Earlier this week Tesla CEO Elon Musk made a bold statement on Twitter that he plans to take the company private, and that he already had “funding secured”. While that set the market abuzz with rumors and assumptions, there’s still no confirmation about who the mysterious entity is that has promised to back such a deal.
One rumor floating around is that Musk has already spoken to someone at the Saudi Public Investment Fund, but nothing concrete has made its way into the media yet. The fund picked up a piece of Tesla earlier this month, which adds fuel to the rumors that they’re the ones offering to back the buyout.
But there is one major factor that gives this rumor some credibility: the fact that Saudi Arabia under Crown Prince Mohammad bin Salman bin Abdulaziz Al Saud, known to many as simply MbS, is very keen on his country shedding its oil revenue dependency. Although the expected revenues from oil for 2018 are higher than those of 2017, the 2018 budget focuses heavily on investing for the future.
Saudi is in control of the oil markets again, two years after American frackers stepped up production and ended up crashing oil prices. But that might not last too long because the Crown Prince is presumably well aware of what Tesla has been accomplishing around the world. Tesla started the snowball rolling several years ago with the Roadster, and it has almost reached the magical $35,000 price point with the base variant Model 3 that it expects to make available later this year.
With EVs threatening the future of oil in a not-so-minor way, it’s natural for Saudi to want a big stake in the very thing that could destroy their oil revenues. By investing in Tesla, they’re securing a spot at the front of the EV revolution. And with Tesla’s fast moves in China in recent months, it’s an even more attractive bait.
That’s the most plausible reason so far for why Saudi might be in the running to help Musk take Tesla private. The 3% to 5% Tesla stake that the sovereign fund bought this month could be an indication that they’re ready to invest in an EV future.
But aside from the fact that Saudi is trying to diversify its revenues (63% expected from oil in 2018) with a broad economic strategy, owning a portion of Tesla is only a drop in the ocean. However, it does position the sovereign fund to take advantage of a promising non-oil revenue source.
Tesla’s Board of Directors has now indicated that it will meet with financial advisors during the week of August 13 to come up with a formal process to evaluate Musk’s proposal to take the company private by offering $420 a share to existing shareholders. Anonymous sources have said that it will likely take the form of a smaller committee comprising a few independent directors, and that Musk may be asked to recuse himself from the proceedings and appoint advisors of his own.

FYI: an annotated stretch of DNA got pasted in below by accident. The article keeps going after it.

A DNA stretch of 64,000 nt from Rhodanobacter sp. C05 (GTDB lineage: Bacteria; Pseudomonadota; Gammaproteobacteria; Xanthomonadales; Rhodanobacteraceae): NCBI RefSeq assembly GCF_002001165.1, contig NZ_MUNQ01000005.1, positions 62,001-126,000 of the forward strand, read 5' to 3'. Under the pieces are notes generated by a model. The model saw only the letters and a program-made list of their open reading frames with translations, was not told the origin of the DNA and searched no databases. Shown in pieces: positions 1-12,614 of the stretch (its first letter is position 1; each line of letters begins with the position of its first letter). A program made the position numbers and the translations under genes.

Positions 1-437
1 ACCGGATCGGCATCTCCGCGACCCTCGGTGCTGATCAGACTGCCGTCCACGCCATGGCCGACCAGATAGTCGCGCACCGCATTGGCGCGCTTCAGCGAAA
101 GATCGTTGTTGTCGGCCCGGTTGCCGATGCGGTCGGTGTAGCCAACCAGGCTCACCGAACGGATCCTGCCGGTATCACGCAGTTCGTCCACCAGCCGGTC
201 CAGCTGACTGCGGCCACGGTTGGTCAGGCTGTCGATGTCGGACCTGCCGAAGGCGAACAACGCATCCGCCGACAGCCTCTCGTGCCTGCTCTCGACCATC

What started as a hard-to-believe tweet by Musk just a few days ago has now snowballed into a widespread media discussion on how such a deal might be structured, and who the mystery source of financing is. Even the SEC is in on the game, requesting that Musk disclose a lot more than “funding secured”, a phrase that sent tremors throughout the investing world.
While Saudi is certainly the first direction anyone would look to, and we’ve already discussed the Chinese interest via Tencent in a recent article called Why the Shanghai Government is Helping Tesla Secure the Gigafactory 3 Funding. Another name being linked with Tesla’s take-private deal is SoftBank.
The fact that Musk met with SoftBank Chairman Masayoshi Son late last year but the meeting didn’t yield anything is not an indication that the Japanese multinational holding conglomerate isn’t interested now that Tesla is committed to being profitable for the next two quarters.
Perhaps that’s what was missing when Elon Musk and Masayoshi Son met last year. After all, what kind of investor would agree to put tens of billions of dollars into a company that isn’t committed to profitability? Could that be the trigger that made Musk say from the start of the year that the company will turn a profit this year during Q3 and Q4 – and even guide for profitability over that six-month period? Perhaps.
Regardless of what transpired between the two entrepreneurs, it’s clear that being profitable will give Tesla tremendous leverage at the negotiating table whether it’s with the Saudis, the Chinese, the Japanese or another entity that suddenly comes crawling out of the woodwork. And it is now crunch time as the Tesla Board is forced to seriously mull over his proposal.